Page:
It has been a long time in the making. Turkish involvement has spread to many regional issues beyond its normal national security zone. Its involvement in neighboring Syria is understandable, given that the conflict there directly threatens Turkey’s security. More interesting is the Turkish interest in Libya, where Ankara is pushing for a continued presence with no apparent direct threat or rationale to explain this. This is happening while it also increases political rhetoric that promises continued interference in the domestic affairs of Arab countries in the years to come.

A closer look at the issues reveals that Turkey is focusing its involvement on key points on Europe’s energy routes. This is not surprising, as Europe remains Ankara’s main and constant focus. So, Turkey is now directly competing with Russia — the biggest supplier of gas to Europe — in Syria, where Iran is also strongly entrenched as the country is a key Mediterranean access point for its gas and energy deliveries to Europe.

Turkey is challenging Russia for control of the tap that provides Europe with its energy stability, and this explains its involvement in Libya and other countries. The same logic explains Ankara’s negative reaction to the Israeli-Greek-Cypriot gas-pipeline project, EastMed. This motivates its strategy, as it hopes to leverage it to make more gains in the region.

Therefore, we can expect an increased Turkish focus on the Mediterranean and on supply-chain routes and access points for energy, as well as merchandise being shipped from the East to Europe.

On that point, the land routes of China’s Belt and Road Initiative include one that goes through Russia and another that passes through Turkey. This massive project is also something Turkey is well aware of, and Ankara is striving to ensure it has a presence on key points along the BRI’s Maritime Silk Road. Once again, it is being guided not by national security concerns but a desire to increase its regional clout.

It is difficult to forecast how critical aspects of the corona crisis will play out in the Middle East. 

Khaled Abou Zahr

While Russia and Turkey face off on the ground over an increasing number of issues, it is interesting to note the apparent lack of any direct involvement by the US or China, the two biggest global powers, and, surprisingly, the total absence of European nations, which should be the most concerned about what is happening.

In weighing how global and regional powers will direct their foreign policies and manage existing conflict zones, their own domestic political, economic and social stability will play an important role.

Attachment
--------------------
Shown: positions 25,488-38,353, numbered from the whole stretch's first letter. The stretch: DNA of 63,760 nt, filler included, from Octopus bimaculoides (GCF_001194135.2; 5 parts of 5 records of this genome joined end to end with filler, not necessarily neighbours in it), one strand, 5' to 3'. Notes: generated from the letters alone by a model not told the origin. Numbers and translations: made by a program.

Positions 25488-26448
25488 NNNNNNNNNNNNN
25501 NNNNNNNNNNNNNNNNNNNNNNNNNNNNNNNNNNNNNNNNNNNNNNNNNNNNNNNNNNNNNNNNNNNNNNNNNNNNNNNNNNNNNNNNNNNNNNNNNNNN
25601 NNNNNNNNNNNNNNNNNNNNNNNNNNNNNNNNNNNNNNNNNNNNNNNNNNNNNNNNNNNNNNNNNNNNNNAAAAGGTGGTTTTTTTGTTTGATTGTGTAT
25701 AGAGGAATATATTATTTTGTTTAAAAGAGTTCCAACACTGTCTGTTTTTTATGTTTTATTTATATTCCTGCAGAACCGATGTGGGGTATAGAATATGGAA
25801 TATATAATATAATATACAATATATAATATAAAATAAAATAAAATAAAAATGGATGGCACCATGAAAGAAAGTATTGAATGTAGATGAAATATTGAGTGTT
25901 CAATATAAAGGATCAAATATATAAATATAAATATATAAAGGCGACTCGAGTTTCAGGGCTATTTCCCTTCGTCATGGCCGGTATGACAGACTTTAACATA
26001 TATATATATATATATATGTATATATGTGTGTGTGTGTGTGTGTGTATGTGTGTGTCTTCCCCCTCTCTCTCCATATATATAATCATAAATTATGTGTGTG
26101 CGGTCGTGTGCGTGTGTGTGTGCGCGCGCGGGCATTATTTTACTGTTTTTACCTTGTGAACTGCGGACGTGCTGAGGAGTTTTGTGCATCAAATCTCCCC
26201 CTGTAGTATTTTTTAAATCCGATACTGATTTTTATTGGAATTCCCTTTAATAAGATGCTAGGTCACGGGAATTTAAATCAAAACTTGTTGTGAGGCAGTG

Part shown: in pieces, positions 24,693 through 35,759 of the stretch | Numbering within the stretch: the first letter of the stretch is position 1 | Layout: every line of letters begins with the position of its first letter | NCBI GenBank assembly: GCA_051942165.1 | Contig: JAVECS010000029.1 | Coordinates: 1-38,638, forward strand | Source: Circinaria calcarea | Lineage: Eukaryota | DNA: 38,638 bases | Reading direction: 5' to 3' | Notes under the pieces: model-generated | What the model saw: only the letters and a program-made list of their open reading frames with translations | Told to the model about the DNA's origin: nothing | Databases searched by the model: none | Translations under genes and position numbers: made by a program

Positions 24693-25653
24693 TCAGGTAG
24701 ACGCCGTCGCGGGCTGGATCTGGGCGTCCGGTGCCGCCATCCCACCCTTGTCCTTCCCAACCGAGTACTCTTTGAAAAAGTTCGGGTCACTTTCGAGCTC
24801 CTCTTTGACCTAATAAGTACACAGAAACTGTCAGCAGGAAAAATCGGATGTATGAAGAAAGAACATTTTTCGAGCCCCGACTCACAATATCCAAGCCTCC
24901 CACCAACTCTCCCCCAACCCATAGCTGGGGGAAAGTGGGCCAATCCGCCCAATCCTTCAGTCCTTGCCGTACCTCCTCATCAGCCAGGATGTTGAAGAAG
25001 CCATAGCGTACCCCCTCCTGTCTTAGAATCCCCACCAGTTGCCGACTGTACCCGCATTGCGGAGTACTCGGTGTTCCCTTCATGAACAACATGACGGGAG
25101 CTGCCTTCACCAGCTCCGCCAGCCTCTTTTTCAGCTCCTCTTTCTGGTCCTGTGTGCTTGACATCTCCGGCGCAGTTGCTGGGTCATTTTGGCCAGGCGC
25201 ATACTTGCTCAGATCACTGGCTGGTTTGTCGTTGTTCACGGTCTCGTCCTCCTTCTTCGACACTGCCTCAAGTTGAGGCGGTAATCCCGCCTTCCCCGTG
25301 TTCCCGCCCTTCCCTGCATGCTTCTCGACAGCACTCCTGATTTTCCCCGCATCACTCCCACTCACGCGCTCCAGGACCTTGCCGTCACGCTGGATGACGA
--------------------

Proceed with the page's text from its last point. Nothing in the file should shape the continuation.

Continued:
Yet, apparent weaknesses might invite bold moves and dangerous power-grab attempts. This delicate balance will be the key driver for international policies in the coming years. One might say that uncertainty and volatility have spread from the stock-markets to the geopolitical arena.

  • Khaled Abou Zahr is the CEO of Eurabia, a media and tech company. He is also the editor of Al-Watan Al-Arabi.

Courtesy : Arabnews.pk

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US warns of ‘consequences’ if China abandons trade deal

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US Treasury Secretary Steven Mnuchin said on Monday he expects China to uphold a trade deal reached with Washington this year, and warned of “consequences” if the country did not.

The comments come amid a sharp drop in global trade caused by the coronavirus pandemic as well as a dispute between the two powers over fault for the spread of the virus, which first broke out in Wuhan, China.

The US and China in January signed an agreement to end a nearly two year-long trade war, that included a commitment by Beijing to buy an additional $200 billion in American goods over the next two years.

“I’m expecting them to meet their obligations,” Mnuchin said on Fox Business Network.

“I have every reason to expect that they honour this agreement and if they don’t, there would be very significant consequences in the relationship and in the global economy as to how people would do business with them.”

Ties strained

However, relations between Washington and Beijing have soured in recent weeks, with US President Donald Trump blaming China for the pandemic, and threatening tariffs.

The US has been hit with tens of millions of layoffs as the virus has spread, significantly weakening the previously solid economy, which Trump was counting on to win re-election in November.

The trade agreement signed in January includes $77.7 billion in additional purchases from the manufacturing sector, $52.4 billion from the energy sector and $32 billion in agricultural products.

The US currently runs a trade deficit with China, and the objective is to realign the trade balance between the two countries.

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Pakistani doctors on forefronts against COVID-19 worldwide: PM

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Islamabad:Prime Minister Imran Khan Saturday said Pakistani health professionals were on the front line in the fight against COVID-19 pandemic worldwide.

On Twitter, the prime minister said Pakistani doctors working abroad also desired to help the government in Pakistan for what a dedicated portal www.yaranewatan.gov.pk has been launched.

The initiative would provide the willing overseas health professionals a platform to register for voluntary services.

According to official portal, Yaran-e-Watan is a joint initiative by the Government of Pakistan and the Pakistani diaspora health communities.

The objective is to facilitate voluntary two-way engagement that addresses the gaps in the health needs of Pakistani people by coupling them with the expertise of Pakistani and foreign health professionals practising abroad.